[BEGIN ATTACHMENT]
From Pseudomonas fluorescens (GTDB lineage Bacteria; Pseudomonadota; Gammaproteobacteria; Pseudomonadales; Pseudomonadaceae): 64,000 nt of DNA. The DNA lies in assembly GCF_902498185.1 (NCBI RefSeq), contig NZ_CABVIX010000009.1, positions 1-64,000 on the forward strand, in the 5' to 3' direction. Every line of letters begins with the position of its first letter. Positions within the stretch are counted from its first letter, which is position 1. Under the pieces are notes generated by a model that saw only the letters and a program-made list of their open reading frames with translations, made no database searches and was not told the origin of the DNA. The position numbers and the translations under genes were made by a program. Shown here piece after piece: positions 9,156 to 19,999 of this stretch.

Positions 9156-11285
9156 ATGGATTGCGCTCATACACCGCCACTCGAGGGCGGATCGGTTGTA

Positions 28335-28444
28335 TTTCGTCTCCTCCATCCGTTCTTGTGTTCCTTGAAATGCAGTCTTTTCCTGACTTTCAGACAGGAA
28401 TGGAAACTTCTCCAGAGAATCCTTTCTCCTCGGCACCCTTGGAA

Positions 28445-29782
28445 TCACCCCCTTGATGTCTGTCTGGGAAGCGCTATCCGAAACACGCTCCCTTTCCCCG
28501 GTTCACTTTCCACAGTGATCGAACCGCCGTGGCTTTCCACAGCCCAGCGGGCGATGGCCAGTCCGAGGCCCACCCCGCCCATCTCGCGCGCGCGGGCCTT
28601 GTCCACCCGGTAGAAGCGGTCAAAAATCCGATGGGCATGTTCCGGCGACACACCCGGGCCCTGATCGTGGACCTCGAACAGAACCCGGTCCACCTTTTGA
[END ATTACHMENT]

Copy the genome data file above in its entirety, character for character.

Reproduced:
From Pseudomonas fluorescens (GTDB lineage Bacteria; Pseudomonadota; Gammaproteobacteria; Pseudomonadales; Pseudomonadaceae): 64,000 nt of DNA. The DNA lies in assembly GCF_902498185.1 (NCBI RefSeq), contig NZ_CABVIX010000009.1, positions 1-64,000 on the forward strand, in the 5' to 3' direction. Every line of letters begins with the position of its first letter. Positions within the stretch are counted from its first letter, which is position 1. Under the pieces are notes generated by a model that saw only the letters and a program-made list of their open reading frames with translations, made no database searches and was not told the origin of the DNA. The position numbers and the translations under genes were made by a program. Shown here piece after piece: positions 9,156 to 19,999 of this stretch.

Positions 9156-11285
9156 ATGGATTGCGCTCATACACCGCCACTCGAGGGCGGATCGGTTGTA

Positions 28335-28444
28335 TTTCGTCTCCTCCATCCGTTCTTGTGTTCCTTGAAATGCAGTCTTTTCCTGACTTTCAGACAGGAA
28401 TGGAAACTTCTCCAGAGAATCCTTTCTCCTCGGCACCCTTGGAA

Positions 28445-29782
28445 TCACCCCCTTGATGTCTGTCTGGGAAGCGCTATCCGAAACACGCTCCCTTTCCCCG
28501 GTTCACTTTCCACAGTGATCGAACCGCCGTGGCTTTCCACAGCCCAGCGGGCGATGGCCAGTCCGAGGCCCACCCCGCCCATCTCGCGCGCGCGGGCCTT
28601 GTCCACCCGGTAGAAGCGGTCAAAAATCCGATGGGCATGTTCCGGCGACACACCCGGGCCCTGATCGTGGACCTCGAACAGAACCCGGTCCACCTTTTGA